The world financial markets long ago lost all relation to anything real, and have moved into abstraction. This was a long process, but the defining point was probably when the US went off the gold standard in 1971 – up till then world money was linked to something real, gold – and started printing US Treasury Bonds – IOUs from the American government – as the new reserve currency.

Central banks around the world bought them – they didn’t have much choice – and now the economy of the whole world is based on IOUs from the US. The Americans hoped that they could keep writing IOUs indefinitely, but the shaky state of their economy, peak oil and the rise of new super powers like China means they are not on firm ground.

The rest of the world now realises that those American IOUs aren’t worth much, because America won’t be able to pay them back, and we’re facing a classic ‘bank run‘ on a global scale.

It’s a Mexican stand off: everyone’s looking around to see who will blink first, and trying to unload their dollars on the sly.

So far, the system has survived on bullshit and violence: violence in cases like the war in Iraq being used to gain access to a precious raw material, and pushing into the private ownership of water supplies and such like in developing countries.

Bullshit in the creation of new markets, such as futures and derivatives, where billions – in fact, trillions – of dollars are traded around the world every day without actually do anything concrete: when you invest in futures, for instance, you buy the right to bid for a product that will be produced in the future – say, the wheat that will be grown in ten years. But you don’t actually intend to buy that wheat – you just hope that, over time, the right to buy it will become more valuable and you will make a return on your investment.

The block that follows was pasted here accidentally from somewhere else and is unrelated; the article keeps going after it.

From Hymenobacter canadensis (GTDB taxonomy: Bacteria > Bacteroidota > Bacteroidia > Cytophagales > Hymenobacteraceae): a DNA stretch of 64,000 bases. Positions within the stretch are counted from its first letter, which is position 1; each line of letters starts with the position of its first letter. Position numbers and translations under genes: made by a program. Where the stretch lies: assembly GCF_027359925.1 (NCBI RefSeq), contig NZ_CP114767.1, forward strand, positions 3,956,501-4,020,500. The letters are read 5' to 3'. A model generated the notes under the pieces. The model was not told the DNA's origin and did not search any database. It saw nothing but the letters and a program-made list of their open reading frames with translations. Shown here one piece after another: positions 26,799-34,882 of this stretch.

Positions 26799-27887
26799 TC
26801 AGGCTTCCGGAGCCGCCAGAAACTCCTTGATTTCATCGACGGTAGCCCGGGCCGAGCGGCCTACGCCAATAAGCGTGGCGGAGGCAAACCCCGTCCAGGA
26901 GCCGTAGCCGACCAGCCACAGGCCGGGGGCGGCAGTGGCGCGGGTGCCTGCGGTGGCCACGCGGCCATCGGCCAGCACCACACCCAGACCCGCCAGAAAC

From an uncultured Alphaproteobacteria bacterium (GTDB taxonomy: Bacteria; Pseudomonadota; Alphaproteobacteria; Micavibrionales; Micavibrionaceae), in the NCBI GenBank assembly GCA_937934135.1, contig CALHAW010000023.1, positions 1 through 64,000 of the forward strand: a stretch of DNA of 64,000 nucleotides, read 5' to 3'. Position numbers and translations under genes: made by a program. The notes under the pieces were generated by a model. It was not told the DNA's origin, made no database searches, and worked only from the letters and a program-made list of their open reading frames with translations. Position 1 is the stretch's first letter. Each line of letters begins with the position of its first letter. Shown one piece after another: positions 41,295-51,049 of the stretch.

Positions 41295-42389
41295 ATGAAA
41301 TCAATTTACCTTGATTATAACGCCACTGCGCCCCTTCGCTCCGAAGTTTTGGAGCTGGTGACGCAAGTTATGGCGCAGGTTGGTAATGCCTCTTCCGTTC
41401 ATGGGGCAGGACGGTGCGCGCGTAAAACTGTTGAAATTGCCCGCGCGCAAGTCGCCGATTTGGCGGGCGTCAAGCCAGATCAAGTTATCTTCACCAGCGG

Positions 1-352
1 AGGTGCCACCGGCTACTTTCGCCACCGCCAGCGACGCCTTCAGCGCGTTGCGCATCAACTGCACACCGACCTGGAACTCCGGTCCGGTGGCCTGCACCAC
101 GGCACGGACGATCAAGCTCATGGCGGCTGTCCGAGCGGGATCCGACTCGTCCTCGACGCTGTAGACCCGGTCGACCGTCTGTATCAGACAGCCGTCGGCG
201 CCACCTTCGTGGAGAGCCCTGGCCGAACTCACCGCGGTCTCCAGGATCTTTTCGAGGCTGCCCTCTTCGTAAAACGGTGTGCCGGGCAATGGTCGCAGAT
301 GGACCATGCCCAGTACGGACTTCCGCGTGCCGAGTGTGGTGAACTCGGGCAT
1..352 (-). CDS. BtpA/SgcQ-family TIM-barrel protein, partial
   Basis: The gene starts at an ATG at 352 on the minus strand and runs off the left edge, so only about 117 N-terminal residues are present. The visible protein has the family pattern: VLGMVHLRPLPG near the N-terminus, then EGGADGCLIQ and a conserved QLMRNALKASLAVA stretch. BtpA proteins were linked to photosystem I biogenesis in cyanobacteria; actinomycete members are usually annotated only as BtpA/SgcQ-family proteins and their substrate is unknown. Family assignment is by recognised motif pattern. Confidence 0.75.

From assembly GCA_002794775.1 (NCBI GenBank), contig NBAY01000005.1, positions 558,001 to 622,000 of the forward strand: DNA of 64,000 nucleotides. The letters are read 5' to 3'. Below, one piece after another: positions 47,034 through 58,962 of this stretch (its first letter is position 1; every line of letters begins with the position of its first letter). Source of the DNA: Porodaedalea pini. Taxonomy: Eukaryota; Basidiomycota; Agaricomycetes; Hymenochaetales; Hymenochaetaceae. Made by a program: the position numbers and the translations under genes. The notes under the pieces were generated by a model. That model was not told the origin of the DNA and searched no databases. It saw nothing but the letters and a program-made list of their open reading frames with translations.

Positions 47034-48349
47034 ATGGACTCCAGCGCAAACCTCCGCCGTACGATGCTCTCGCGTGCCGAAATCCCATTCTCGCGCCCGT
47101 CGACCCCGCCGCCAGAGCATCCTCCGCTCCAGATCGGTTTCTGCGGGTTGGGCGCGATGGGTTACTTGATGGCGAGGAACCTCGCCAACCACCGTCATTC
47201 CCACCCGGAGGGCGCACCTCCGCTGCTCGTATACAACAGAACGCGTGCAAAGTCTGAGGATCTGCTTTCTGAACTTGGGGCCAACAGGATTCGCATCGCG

The system works because everyone believes the bullshit – they believe that futures are worth owning. As soon as this belief crumples, our financial system collapses with it – which is why pro-business propaganda is so important to maintaining the status quo.

Another aspect of the debt-driven economy is the rise in productivity over the past few decades. Most people – in unions as well as business – accept that raised productivity is a Good Thing, and it would be if the results were fairly distributed. But it results in what Marxists call a crisis of over-production – the world economy produces more than people can afford to buy at current salaries.

In order to keep economies going, consumer debt is being pushed so that people will have money to buy up all these extra products that no one really needs. That’s why even dogs, cats, toddlers and Palestinian bombers are getting credit cards now.

At some point, of course, sleepy chickens come home for the night, people can’t pay back the money they’ve borrowed, banks face a crisis and tax payers have to bail them out. This is what happened to ABSA bank in South Africa in 1990, which was rescued by a government donation of R 6 billion (£750 million) of our money.